Sketching the Old West

I mentioned to a friend I was going to draw in Virginia City.  “Virginia City, Nevada?” she asked.   “No,” I replied, “Virginia City, Montana.”   A search for Montana ghost towns showed this one to be on my way to Yellowstone.  I had to check it out.

It’s not really a ghost town.  People still live there.    Weathered wood buildings from the late 1800’s  line the main street.  For ten years after the discovery of gold in nearby Alder Creek in 1865,  Virginia City was a thriving community, in fact the capital of the Montana territory.  When the gold ran out in 1875 the town languished and the capital moved to Helena.   Today it’s a National Historic Landmark and a fascinating peak into Old West.

I started with a walk around town to become familiar with the details and viewpoints.  I loved the weathered wood, the leaning storefronts and the sense of history in the simple architecture.  There was so much to draw!   Where to begin?   Since it was a hot day, I looked for a shady spot.  I found a nice bench under a roof overhang and jumped into the first drawing.   I decided to do a series of quick sketches to capture the feel of the place.  Later I would have time to do more detailed drawings and watercolors from my reference sketches and the many photographs I took.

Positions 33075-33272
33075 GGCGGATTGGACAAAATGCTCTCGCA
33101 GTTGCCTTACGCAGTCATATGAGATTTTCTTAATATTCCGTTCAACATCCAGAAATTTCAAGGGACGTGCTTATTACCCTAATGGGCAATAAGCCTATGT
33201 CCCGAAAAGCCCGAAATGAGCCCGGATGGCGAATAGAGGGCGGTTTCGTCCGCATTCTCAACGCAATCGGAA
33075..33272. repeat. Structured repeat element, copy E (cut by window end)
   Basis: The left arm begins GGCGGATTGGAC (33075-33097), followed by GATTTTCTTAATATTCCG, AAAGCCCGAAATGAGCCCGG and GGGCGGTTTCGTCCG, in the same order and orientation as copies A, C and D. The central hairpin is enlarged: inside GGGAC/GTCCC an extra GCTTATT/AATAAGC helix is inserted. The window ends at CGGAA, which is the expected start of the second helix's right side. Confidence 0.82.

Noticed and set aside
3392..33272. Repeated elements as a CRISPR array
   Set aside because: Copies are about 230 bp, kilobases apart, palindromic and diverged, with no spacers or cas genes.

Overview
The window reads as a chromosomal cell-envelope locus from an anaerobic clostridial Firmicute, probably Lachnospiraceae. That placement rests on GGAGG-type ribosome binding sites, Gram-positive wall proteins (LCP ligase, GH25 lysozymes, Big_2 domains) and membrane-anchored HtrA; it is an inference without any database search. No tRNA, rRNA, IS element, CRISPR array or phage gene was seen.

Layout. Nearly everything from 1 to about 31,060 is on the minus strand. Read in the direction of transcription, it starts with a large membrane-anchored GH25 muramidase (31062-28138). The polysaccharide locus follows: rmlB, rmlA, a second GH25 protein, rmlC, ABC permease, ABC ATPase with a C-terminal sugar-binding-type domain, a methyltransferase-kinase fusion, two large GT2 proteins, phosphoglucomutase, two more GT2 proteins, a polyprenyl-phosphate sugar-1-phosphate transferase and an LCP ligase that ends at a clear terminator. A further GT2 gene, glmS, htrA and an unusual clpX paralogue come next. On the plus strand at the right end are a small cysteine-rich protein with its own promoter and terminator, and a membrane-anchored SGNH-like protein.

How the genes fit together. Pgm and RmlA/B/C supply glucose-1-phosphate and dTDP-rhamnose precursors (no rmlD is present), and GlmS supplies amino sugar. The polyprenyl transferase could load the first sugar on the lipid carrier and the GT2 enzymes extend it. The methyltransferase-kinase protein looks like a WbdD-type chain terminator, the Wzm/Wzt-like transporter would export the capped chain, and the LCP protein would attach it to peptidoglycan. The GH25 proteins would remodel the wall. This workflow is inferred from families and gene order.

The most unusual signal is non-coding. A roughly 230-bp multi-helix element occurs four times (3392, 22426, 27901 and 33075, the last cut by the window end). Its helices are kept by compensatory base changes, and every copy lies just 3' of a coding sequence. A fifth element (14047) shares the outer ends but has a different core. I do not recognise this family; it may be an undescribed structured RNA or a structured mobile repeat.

103 Virginia City

Yes, the light post leaned, which worked nicely with the swaying roofs and loosening boards of the storefronts. One of the things I did not include in my drawings is tourists.  Somehow modern folks in their sunglasses and shorts didn’t seem to fit. Someone else might want to do a drawing contrasting the modern with the old.  There are many ways to approach these subjects.

103 Virginia C

Although this is a popular tourist attraction, it was not overly crowded and I found many places to sit out of the way with good views of the buildings. I really enjoyed my day in Virginia City and would love to go back and spend more time there.

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